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How do you buy a practice?

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Jul 30, 2007 10:49 pm

I liked the idea of waiting for a recession, but a few thoughts on that. Isn’t a recession  the best time to get new clients through “prospecting” bc everyone thinks their advisor sucks during bad times, so they are more willing to talk to new people?

Has anyone done that, called up a bunch of people in your city about buying their prospects, I feel like there must be a simpler way.

I am a CPA at a medium firm that is trying to start the financial planning end of the business. I have a lot of warm leads, but since the business has a higher probability of success than a normal practice, I think buying a book would make sense. Any thoughts?

Jul 30, 2007 10:57 pm


Jul 31, 2007 1:26 pm

I don't see what the problem is. Fo r the first part, a broker is seriously doing something else if he says "No, I don't want to work with a CPA firm that will pay me for my book and then pay me to run it as an FP."

Many brokers would offer out a nut of your choice for access to you customer list (assuming you are with a medium cpa firm that has 10,000 clients). Which brings us to the next point...

The idea is to convert your clients from a one time per year relationship to a year round, fee based relationship. Why do you want to dilute that with some outside book? You already have the relationships, you just want to develop them. Get on the phone and convert these people.

If its a salesman you need, then go get one. Go to the bank, go to the local brokerage branch etc etc.

As far as waiting for the recession, this is the world's stupidest idea. You want to be up and running before the bad times hit so that you are the place to go for your clients. Your client, Mr. Ant Trepenuer comes to you in 2009 with a buttload of losses on his 1099b and the conversation starts "Hey Mr.! We're just starting a brand new money management division!would you like to talk with our guy?" he hears "Wanna be a guinea pig? it's likely to cost you big time, but since you're losing anyway what the hey?"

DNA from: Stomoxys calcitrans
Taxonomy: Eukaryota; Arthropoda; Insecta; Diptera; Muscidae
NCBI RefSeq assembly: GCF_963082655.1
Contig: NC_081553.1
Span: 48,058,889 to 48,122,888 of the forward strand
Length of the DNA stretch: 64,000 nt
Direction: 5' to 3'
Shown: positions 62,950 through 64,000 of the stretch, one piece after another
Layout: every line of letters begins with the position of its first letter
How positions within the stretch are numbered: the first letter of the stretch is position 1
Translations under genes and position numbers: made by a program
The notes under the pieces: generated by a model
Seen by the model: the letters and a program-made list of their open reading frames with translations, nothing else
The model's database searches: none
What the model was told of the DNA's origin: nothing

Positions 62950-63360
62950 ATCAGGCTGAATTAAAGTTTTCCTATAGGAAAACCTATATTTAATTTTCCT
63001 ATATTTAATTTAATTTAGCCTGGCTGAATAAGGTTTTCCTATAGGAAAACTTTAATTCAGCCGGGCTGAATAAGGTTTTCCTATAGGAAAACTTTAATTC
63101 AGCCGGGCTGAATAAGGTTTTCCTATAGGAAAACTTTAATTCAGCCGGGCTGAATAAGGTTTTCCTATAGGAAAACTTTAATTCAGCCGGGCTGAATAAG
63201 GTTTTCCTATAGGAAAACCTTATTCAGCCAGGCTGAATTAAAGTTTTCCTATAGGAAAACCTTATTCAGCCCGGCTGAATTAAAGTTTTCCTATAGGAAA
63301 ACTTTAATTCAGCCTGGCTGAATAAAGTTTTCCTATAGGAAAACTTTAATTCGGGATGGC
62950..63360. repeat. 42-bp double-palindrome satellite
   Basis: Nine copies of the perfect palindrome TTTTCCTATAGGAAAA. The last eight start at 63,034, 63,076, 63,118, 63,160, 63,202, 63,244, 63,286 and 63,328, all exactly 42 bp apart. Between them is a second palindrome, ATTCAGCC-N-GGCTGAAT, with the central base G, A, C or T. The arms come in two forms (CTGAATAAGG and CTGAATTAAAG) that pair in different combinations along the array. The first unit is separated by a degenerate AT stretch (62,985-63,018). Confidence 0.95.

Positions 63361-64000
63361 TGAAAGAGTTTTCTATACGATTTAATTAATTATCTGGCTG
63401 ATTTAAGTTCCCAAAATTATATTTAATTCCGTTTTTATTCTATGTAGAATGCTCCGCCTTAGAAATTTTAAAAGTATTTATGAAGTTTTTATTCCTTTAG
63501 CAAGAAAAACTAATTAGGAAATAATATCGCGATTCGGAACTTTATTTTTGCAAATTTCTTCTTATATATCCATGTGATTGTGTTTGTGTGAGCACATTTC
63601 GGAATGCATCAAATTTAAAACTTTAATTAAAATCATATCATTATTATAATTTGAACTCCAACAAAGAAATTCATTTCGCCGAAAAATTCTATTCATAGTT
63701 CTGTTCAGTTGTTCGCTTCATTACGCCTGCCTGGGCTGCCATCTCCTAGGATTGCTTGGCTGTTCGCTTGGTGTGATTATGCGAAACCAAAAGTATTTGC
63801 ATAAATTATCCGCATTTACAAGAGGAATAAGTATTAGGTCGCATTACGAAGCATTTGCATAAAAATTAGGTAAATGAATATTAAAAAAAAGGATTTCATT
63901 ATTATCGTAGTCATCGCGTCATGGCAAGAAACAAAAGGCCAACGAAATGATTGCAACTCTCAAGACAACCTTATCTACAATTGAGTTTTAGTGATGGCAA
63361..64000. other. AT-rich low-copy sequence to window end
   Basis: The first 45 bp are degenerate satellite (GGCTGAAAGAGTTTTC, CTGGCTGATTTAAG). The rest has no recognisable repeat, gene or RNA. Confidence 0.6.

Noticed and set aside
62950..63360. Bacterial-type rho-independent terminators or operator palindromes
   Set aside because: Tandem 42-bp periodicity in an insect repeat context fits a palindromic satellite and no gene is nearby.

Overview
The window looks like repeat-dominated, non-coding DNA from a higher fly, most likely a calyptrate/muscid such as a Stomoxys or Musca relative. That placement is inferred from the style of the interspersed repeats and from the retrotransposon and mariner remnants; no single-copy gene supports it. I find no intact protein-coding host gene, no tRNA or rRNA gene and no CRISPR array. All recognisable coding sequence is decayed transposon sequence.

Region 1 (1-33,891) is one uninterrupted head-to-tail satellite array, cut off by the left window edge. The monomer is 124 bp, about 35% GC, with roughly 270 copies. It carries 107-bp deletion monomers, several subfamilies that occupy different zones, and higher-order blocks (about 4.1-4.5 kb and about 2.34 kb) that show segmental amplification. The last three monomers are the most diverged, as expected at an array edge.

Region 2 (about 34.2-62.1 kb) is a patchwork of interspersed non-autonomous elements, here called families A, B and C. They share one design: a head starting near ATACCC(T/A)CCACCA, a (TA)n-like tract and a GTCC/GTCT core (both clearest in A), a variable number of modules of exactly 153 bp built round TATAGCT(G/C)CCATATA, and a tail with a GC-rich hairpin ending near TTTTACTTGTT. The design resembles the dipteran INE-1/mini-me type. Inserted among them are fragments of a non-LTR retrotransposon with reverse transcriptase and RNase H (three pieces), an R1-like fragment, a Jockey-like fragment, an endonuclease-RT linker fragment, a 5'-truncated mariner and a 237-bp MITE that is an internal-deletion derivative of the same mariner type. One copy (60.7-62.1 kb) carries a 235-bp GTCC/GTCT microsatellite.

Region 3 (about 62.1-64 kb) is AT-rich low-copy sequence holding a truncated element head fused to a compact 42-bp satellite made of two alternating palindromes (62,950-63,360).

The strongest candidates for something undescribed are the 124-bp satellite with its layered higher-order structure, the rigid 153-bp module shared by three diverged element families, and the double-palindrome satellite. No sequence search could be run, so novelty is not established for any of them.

Not to mention, that during recession, getting the partners at your CPA firm to go for an expansion is not gonna happen. Here we are after a 3.5 year bull and you're looking at expansion.

Meanwhile I thought you Financial Planning types were big into the "Don't time the market" mantra. Saying, "I'm gonna wait for the recession" is market timing; boobie.

Jul 31, 2007 1:47 pm

CPA firms for the most part, are immune to recessions. Who doesn't file their taxes or need an audit during a recession? Also, I wasnt going to wait for a recession to start this branch,its already started, its just easier to grow with a solid referral base, that we could possibly get some accounting out of also.

I agree with most your points overall though and I will take them to heart. The idea to not to dilute with an outside book, is an interesting point, unless the book can be converted to accounting clients also, and their book is decent. Can you give me more of your thoughts on this?